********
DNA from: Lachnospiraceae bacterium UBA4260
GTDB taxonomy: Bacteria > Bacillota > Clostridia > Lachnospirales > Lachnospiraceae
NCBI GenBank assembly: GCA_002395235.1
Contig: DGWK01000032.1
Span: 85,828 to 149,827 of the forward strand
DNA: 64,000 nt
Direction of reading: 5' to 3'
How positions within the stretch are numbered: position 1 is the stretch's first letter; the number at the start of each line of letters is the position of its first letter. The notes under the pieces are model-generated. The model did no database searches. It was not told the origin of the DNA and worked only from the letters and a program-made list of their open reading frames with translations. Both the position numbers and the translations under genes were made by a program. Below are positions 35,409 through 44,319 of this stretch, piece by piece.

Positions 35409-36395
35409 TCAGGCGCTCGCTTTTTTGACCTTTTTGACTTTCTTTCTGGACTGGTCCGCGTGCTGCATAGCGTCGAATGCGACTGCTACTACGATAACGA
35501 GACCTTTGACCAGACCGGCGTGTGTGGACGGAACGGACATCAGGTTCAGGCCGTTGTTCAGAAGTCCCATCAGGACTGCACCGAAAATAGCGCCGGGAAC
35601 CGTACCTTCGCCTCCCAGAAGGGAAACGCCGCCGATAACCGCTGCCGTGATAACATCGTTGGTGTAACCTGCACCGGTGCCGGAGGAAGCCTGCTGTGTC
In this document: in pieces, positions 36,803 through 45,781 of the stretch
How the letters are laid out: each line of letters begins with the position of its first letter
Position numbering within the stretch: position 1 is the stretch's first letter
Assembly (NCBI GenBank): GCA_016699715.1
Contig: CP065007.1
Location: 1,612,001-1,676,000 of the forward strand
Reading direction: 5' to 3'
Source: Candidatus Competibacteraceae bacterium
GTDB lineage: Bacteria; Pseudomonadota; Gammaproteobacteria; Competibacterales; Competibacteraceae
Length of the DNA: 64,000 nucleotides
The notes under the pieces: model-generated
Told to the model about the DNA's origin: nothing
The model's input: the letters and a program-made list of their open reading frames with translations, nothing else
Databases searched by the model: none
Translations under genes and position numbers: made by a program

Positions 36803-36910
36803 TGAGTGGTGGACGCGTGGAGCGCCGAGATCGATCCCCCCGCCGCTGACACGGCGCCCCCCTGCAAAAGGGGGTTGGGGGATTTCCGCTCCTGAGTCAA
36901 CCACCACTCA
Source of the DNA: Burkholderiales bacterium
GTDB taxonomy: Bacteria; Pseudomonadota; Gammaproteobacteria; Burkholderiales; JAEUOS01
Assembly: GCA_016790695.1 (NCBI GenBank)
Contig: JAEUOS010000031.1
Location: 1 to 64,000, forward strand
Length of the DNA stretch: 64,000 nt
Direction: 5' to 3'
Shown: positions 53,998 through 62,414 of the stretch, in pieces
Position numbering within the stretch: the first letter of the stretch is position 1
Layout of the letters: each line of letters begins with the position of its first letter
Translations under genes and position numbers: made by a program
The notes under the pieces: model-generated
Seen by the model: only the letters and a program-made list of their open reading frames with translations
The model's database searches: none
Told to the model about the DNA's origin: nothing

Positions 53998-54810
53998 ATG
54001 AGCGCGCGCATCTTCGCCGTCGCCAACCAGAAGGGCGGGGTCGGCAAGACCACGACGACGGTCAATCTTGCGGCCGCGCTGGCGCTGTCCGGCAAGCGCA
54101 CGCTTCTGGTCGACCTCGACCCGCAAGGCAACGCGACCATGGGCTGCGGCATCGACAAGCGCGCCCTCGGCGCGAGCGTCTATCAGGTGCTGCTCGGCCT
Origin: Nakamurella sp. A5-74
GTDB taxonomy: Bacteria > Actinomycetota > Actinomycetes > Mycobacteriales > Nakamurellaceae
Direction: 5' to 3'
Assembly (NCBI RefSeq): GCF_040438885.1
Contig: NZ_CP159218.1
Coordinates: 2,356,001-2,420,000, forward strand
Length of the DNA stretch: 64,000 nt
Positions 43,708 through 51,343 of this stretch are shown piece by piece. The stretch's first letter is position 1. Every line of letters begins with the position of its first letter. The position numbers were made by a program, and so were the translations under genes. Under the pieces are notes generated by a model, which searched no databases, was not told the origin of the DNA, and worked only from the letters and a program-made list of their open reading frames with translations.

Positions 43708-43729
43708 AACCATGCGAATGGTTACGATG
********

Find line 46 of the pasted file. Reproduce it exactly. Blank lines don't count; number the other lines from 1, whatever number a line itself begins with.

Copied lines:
Positions 53998-54810